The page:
The August 2018 newsletter of the Federation of Accounting Professions (“FAP”) has stated that the Government Gazette is set to announce a tentative draft of TFRS 16, and this standard will be effective for annual reporting periods beginning on or after 1 January 2020.
Keywords: Mazars, Thailand, Leases, Accounting, FAP, Government Gazette, TFRS 16, TAS 17, IFRS 16
For further reading also see our A Closer Look at IFRS 16 and our study on the implementation of IFRS 16.
The possible effects of this standard on the financial position and performance of an entity that is a lessee are as follows:
When this standard is announced and applied, TAS 17, ‘Leases’, will be cancelled. There will no longer be a requirement to identify the type and classification of lease and the appropriate accounting treatment thereof, such as financial leases versus operating leases. The new standard provides only a single lessee accounting model, requiring lessees to recognize assets and liabilities for all leases.
New accounting treatment required by lessees
Upon commencement of a lease, the lessee should recognize a right-of-use asset and a corresponding liability.
Right-of-use assets are initially measured at the amount of the lease liability plus any initial direct costs incurred by the lessee. Adjustments may also be required for lease incentives, payments at or prior to commencement, and restoration obligations or similar items.
After commencement of the lease, the lessee shall measure the right-of-use asset using a cost model. Under the cost model, a right-of-use asset is measured at cost less accumulated depreciation and, where necessary, accumulated impairment.
As a result of this new standard, it is probable that companies balance sheets will grow, gearing ratios will increase, and capital ratios will decrease. There will also be a change in the presentation and nature of the related expense. For example, rent expenses will be replaced by depreciation and interest expenses.
However, there are recognition exemptions, as set out below:
A lessee may choose to account for lease payments as income statement expenses on a straight-line basis over the lease term or another systematic basis, for the following two types of leases:
1. Leases with a term of 12 months or less, and containing no purchase option – this choice depends on the type of underlying assets; and
2. Leases where the underlying asset has a low value when new (such as a computer or items of office furniture) – this choice can be made on a lease-by-lease basis.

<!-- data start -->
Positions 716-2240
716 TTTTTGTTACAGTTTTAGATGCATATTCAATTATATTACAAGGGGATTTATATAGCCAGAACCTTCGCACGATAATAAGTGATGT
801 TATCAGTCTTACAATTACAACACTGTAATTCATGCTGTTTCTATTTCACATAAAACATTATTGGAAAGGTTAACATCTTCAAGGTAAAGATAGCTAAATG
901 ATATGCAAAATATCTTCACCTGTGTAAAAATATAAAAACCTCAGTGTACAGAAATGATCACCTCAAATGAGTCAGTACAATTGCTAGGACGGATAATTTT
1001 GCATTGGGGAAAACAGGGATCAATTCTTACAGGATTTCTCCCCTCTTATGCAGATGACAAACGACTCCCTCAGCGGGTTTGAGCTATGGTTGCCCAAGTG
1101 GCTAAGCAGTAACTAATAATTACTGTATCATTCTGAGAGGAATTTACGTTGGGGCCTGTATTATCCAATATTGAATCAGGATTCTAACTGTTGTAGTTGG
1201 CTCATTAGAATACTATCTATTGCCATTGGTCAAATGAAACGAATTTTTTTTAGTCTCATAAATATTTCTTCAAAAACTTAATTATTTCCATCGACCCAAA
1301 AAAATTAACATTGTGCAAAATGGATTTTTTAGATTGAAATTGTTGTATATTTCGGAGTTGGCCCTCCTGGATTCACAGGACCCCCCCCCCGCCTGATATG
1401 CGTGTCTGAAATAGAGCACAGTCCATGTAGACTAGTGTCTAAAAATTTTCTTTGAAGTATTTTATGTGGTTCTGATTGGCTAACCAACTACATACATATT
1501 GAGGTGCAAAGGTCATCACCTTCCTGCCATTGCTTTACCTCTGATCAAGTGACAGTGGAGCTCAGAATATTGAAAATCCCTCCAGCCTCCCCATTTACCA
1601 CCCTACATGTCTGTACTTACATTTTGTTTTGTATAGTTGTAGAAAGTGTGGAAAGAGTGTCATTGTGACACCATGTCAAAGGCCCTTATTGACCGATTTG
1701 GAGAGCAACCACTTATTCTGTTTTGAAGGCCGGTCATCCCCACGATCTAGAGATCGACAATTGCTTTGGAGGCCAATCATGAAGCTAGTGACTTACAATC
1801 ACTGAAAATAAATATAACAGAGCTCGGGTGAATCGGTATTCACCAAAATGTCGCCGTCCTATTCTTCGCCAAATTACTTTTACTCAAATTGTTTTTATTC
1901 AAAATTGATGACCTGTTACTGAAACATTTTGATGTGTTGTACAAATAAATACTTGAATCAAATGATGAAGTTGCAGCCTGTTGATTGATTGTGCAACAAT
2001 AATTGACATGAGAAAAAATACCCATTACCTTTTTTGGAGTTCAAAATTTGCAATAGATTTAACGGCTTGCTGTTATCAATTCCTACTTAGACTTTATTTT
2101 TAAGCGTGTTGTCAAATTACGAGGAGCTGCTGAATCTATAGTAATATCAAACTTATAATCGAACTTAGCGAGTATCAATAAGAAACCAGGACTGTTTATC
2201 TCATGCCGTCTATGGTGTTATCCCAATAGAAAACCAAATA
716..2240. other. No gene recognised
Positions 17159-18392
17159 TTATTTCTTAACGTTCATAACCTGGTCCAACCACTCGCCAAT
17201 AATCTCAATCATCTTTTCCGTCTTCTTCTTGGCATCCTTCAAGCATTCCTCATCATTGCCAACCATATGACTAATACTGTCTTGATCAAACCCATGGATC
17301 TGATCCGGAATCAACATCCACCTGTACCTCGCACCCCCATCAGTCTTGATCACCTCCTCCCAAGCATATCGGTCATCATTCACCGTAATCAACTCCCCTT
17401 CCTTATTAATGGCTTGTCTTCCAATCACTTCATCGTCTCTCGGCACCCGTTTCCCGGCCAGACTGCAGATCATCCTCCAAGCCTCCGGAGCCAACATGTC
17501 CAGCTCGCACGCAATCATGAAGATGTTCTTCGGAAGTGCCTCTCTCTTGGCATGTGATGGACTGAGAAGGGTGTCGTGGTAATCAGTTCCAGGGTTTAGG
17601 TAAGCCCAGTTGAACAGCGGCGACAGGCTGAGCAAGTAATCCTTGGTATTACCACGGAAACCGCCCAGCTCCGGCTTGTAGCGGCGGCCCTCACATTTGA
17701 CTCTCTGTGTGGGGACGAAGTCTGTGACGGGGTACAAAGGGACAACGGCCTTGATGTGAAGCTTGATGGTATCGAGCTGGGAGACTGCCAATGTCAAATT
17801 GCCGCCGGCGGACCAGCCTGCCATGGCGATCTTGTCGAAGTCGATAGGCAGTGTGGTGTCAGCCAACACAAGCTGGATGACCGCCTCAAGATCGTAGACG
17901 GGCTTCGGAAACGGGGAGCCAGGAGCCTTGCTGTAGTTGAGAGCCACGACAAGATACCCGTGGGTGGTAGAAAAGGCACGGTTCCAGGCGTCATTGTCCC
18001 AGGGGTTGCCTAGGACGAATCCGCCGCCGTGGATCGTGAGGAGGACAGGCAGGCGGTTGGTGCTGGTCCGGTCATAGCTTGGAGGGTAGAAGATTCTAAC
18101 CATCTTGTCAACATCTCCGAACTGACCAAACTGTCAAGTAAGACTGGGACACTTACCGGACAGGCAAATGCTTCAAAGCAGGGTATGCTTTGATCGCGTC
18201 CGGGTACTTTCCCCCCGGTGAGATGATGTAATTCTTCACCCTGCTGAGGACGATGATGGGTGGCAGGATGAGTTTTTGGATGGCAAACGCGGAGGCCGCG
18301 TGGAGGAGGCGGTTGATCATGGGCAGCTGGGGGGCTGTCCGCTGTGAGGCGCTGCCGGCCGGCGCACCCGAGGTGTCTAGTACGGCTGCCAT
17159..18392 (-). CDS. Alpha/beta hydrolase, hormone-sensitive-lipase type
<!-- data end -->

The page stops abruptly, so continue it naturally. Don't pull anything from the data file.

The probable effect of TFRS 16 on a lessee’s balance sheet:
The probable effect of TFRS 16 on a lessee’s income statement TAS
First-time application of TFRS 16
In terms of transition, TFRS 16 provides lessees with a choice between two methods to convert operating lease contracts into a lease liability and right-of-use asset:
1. Retrospectively to each prior period presented (“full retrospective method”) applying TAS 8 “Accounting Policies, Changes in Accounting Estimates and Errors”.
As a result, in the financial statements of lessees for 2020, companies would revise their 2018 and 2019 financial statements to reflect the recognition of lease contracts according to the new standard and record the cumulative effect of the change recognized in opening retained earnings as of 1 January 2018.
2. Retrospectively with the cumulative effect of initially applying the new leases standard recognized at the date of adoption (“modified retrospective method”).
In the financial statements of lessees for 2020, companies would not revise their 2018 or 2019 financial statements, but would record the cumulative effect of the change recognized in opening retained earnings as of 1 January 2020.
With the proposed changes in accounting for leases, application of this standard will impact financial ratios and performance metrics, such as the current ratio, asset turnover, return on equity, interest cover, EBITDA, EBIT, operating profit, net income, and operating cash flows. Relevant stakeholders will need to review and adjust to the new normal ratio ranges.
- With the requirement that all leases must be recorded in the financial statements (except for exemptions noted above) companies will have the chance to more deeply analyse and assess lease data, review the lease objectives and economic benefits.
- Resultingly, companies should be able to develop, improve, and enhance processes and internal controls for lease accounting and lease reporting.